Tuesday, January 29, 2008

On Another's Sorrow

Can I see a falling tear,
And not feel my sorrow's share?

As the intern year has gone on, compassion has been harder to feel, and later, even to fake. Patients mean work, and when your work is this draining and frustrating, the real people behind the mountains of paperwork become frustrating.

All this was put into perspective last night. I was on call, shambling back and forth with as much celerity as I could muster at 2am, when the overhead intercom burst forth with "Attention in the hospital, code blue, labor and delivery, room 9."

Codes are never easy to deal with, but with most of the geriatric medicine codes I've seen, there is a sense of resignation despite the furious efforts. After all, there are very few 85 year olds who will make anything like a full recovery after two minutes of CPR. A code on L&D is a different matter entirely.

When I arrived, the anesthesia and surgery teams who work on the same floor had unsurprisingly beaten my two-floors-of-stairs-sprint to the scene. I stayed just long enough to get a general idea of what had happened from one of the residents, and then I turned to go back to my work. The patient had HELLP syndrome, a rare but not unheard of complication of pregnancy, and had coded shortly after a crash c-section.

Walking out through the waiting room, I ran into the woman's husband. He was scared, worried, and completely in the dark. His first question was "how is Susan?" His second was "what does code blue mean?" Realizing his need, I started talking to him, answering what questions I could, both as a physician and as someone who genuinely cared.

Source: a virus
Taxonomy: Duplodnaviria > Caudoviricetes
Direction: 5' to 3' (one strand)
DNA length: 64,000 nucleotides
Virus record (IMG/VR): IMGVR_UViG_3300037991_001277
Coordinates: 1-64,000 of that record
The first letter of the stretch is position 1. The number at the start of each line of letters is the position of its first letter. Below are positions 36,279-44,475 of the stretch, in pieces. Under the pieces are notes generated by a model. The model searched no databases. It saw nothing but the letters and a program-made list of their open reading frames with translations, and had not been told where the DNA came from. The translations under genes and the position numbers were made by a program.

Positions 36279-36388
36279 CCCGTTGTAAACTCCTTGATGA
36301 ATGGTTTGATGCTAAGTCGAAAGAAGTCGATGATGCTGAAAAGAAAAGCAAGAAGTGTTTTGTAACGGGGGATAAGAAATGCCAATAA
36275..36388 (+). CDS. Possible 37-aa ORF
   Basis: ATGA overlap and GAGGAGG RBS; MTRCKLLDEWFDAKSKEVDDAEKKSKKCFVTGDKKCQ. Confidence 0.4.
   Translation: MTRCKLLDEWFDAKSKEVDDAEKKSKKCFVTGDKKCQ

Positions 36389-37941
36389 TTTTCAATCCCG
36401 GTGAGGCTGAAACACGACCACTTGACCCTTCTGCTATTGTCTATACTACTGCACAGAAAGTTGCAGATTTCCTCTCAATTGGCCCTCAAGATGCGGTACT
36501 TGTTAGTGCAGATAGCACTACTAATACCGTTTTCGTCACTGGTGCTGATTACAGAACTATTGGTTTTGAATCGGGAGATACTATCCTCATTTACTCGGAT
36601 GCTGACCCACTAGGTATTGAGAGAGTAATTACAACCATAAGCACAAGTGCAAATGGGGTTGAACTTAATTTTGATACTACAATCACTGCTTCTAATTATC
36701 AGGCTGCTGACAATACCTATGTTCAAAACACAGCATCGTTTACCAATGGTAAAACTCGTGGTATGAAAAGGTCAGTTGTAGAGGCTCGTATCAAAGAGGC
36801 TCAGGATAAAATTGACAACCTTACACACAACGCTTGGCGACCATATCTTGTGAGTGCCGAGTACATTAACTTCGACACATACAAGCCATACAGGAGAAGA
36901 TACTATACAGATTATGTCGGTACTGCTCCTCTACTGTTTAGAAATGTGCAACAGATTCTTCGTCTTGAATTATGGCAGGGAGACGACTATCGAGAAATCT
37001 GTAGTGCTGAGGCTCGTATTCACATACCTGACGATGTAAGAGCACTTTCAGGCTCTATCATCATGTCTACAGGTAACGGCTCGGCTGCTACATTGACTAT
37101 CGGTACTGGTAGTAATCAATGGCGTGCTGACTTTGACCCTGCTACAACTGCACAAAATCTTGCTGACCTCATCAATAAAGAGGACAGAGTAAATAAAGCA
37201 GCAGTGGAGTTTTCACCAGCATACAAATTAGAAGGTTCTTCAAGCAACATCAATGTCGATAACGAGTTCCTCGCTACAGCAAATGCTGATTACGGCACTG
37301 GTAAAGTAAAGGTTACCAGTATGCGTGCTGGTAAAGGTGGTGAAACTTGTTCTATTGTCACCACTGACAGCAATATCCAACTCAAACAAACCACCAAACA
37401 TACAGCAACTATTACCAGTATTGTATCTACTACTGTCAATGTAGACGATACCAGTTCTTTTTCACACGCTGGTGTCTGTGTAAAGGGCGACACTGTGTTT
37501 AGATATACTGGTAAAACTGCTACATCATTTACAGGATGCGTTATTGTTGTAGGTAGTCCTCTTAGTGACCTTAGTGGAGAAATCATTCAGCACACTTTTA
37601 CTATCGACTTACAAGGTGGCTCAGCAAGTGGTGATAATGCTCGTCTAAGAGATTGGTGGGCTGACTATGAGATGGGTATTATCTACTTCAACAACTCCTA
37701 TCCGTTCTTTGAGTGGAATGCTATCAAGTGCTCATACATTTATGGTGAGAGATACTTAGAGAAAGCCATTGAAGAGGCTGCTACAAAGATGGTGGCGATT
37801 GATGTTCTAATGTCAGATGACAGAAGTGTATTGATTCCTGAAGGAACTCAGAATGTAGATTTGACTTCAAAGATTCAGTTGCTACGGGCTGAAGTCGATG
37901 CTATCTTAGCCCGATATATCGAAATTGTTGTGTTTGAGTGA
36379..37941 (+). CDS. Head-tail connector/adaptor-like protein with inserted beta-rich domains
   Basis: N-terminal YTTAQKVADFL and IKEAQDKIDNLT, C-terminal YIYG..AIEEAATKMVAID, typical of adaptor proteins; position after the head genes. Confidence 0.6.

And that was the shock. I realized, despite the bitterness, despite the pain, despite everything that over the last few months has brought so many undesirable characteristics to the fore in my personality, I did care. I'm not sure anyone who hasn't gone through a similar situation can fully understand this. The point of it was, I really did care, I do care, and though I am saddened to know it took something so extreme to remind me of it, I am enheartened that I have been reminded.

He becomes a man of woe,
He doth feel the sorrow too.


Doc's Girl said...

I hear ya...it's extremely tough not to feel in that situation.

I'm a volunteer at a hospital where I spend my time (3-4 days a week) with kids primarily and...I come home many nights upset, sad, and just plain angry at the world...because I do care.

You are very lucky in your position that you can answer important questions for family members. I would try to focus on that much...

I wish that I could offer more help in my position but I have to remember that it, too, is a pretty heavy burden to carry. I'm quite lucky that I just play with the kids...and not be the one to give them any good or bad news.

~Denise~ said...

Thank you for your work.


Anonymous said...

That's an awful story. But, on the other hand, in the delivery room surrounded by anesthetists and doctors is probably one of the most survivable places to code. Did you find out what happened to her?

Nathan said...

doc's girl - I admire your strength. Part of why I stayed out of peds was my inability to deal with sick kids.

denise - you are quite welcome, and thanks for stopping by.

alice - I did. Unfortunately, she has not done well.

Doc's Girl said...

Funny for you to mention that. :)

I didn't have any plans on pediatrics...and, unfortunately (not that all of my experiences have been bad, some have been so powerful, funny, and life changing), volunteering at this hospital further enforces that.

Liana said...

I can't believe I've never stumbled across your blog before. I really like it. A lot of your posts remind me of what I aspire to on my own blog. I'll be back.